Allergy Season

29 Apr

Meg has allergies.  Three years ago, we had a horribly long hot humid spell.  The actual temperature was around 100 degrees, and the heat indexes were around 110 degrees.  I was carrying fresh buckets of water several times a day and running fans.  Most of the girls were taking it pretty well.  Mabel is black and I couldn’t convince her to wait until evening to go out to pasture.  She would come up panting, but she would quickly cool down.

Meg, on the other hand, began to sound like an asthmatic.  One evening, she didn’t come up from pasture.  I heard her kid (she had twins that were just about six weeks old) yelling.  For the only time in his life on my farm, he got his head stuck.  At first, I thought she was being a good mom (don’t know what I was thinking), but it became obvious that she just couldn’t walk that far.  She was wheezing and panting.  Finally I led her a couple steps at a time and then resting a minute until we got back to the barnyard.  I used cool damp cloths to cool her down.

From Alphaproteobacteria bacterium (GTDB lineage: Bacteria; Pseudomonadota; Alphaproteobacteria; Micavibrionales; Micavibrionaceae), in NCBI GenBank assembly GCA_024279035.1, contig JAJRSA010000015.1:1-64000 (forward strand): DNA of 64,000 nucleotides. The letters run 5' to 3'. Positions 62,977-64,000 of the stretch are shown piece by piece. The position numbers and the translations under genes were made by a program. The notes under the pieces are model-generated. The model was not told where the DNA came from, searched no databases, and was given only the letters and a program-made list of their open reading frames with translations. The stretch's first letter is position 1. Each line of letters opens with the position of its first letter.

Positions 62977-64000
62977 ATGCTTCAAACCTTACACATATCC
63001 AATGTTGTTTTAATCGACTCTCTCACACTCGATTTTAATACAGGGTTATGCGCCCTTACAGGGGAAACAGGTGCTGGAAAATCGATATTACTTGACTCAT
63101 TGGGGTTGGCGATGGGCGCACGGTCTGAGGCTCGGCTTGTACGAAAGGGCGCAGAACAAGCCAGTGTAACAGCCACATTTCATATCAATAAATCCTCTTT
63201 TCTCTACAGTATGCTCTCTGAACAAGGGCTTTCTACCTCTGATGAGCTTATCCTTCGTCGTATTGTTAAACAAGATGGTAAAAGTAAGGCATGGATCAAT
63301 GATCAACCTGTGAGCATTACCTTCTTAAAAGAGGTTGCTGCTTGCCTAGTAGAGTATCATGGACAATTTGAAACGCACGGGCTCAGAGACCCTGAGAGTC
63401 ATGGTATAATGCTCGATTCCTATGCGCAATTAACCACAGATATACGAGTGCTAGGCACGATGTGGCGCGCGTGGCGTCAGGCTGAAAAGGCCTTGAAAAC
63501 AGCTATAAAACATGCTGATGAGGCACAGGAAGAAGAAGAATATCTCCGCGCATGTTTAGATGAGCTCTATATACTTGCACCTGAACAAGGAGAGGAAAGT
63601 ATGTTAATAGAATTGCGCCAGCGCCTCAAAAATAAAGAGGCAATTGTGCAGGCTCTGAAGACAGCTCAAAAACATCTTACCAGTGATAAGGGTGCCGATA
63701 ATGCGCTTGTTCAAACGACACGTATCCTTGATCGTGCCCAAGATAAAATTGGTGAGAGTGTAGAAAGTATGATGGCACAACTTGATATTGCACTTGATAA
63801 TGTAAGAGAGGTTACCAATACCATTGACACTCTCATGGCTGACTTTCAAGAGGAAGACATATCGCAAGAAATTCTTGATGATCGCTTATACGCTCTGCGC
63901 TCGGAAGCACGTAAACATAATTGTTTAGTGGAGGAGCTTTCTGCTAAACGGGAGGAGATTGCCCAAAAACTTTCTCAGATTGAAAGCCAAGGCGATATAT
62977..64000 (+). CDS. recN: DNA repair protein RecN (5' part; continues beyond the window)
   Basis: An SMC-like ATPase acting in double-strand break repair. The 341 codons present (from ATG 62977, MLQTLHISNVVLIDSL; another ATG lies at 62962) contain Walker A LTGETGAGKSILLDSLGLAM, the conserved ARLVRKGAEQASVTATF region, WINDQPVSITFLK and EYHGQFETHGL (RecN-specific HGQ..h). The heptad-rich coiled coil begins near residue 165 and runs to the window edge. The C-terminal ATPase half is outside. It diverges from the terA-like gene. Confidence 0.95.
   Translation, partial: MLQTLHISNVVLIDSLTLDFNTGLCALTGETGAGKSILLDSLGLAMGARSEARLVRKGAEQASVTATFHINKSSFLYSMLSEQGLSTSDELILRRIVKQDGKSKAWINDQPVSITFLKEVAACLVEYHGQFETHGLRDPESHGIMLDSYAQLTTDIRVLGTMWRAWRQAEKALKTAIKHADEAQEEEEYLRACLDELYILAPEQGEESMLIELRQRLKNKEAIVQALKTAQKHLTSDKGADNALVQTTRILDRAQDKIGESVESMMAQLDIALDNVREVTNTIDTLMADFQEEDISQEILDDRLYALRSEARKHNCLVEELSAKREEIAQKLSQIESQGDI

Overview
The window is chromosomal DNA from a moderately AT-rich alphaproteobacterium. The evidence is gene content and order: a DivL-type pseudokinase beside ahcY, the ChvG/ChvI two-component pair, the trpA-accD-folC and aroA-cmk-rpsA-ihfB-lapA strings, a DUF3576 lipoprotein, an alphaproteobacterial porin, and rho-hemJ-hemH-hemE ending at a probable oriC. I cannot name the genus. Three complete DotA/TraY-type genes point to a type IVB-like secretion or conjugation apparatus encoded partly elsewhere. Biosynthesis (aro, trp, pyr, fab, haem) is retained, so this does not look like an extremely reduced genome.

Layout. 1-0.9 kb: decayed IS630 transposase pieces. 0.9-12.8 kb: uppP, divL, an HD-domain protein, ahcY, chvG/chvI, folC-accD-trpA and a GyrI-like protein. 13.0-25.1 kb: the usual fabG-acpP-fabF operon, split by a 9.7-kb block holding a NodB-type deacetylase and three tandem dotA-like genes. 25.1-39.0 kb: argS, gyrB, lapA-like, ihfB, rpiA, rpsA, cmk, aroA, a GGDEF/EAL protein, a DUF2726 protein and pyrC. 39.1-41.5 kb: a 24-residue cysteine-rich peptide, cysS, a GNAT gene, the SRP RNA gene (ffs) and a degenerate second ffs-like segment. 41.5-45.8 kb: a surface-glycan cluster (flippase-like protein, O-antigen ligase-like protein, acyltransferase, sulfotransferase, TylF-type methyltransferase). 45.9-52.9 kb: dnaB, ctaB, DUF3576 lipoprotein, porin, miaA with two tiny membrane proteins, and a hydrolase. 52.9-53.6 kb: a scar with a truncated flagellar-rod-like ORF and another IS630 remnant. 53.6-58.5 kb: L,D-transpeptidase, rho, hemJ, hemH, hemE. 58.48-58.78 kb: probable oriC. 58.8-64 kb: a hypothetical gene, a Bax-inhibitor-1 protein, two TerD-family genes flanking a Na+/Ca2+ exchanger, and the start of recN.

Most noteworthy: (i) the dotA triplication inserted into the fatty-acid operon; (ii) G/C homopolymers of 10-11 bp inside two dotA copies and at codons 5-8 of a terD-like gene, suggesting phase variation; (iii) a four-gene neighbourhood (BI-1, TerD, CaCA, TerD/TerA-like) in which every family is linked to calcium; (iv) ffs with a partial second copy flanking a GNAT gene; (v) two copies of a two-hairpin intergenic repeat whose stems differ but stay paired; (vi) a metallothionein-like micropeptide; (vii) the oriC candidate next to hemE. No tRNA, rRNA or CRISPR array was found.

After that, she got to come spend the hottest part of the day in the kitchen.  Almost as soon as she came into the air conditioning, her breathing would calm down.  Because it was so hard on her to walk into the pasture, we would put hay in the bathtub for her to munch.  Even though I had a small bucket of water there for her, she would drain the toilet in one long draught.  Since it was August, it was peak canning season.  She especially enjoyed the day I was trying to can vegetable soup:  celery, tomatoes, carrots, beans.  She thought it was a wonderful all-you-can-eat buffet set out just for her.  In the evening, I’d lead her out of the house and back to the barnyard.  One day, she very emphatically put her little cloven hooves down and would not budge.  She finally turned and went back to the door.  We went in and waited another hour for it to cool off some more.

It was so hard on her to try and raise kids and take care of herself in the summer heat that I now try to make sure she has spring break babies.  That worked well.  The only kink in that plan last year was people burning the pasture across the road when there was a strong wind to fill my whole farm with smoke.  That left her very sick and needing antibiotics and an anti-imflamatory.  We’ve had some warm humid weather this spring with lots of flowering trees and spring pollens.  That means she is starting to be bothered by allergies again.  After the other girls go out to pasture, I’ll sneak her some hay.  If it gets bad enough, I’ll give her the medicine to help calm down her lungs.  As bad as I feel with my allergies some days, I can’t imagine how hard it must be to be allergic to your own food.  You can see, she looks tired.  Luckily, her girls will be weaned before the worst of our hot Iowa summer gets here.


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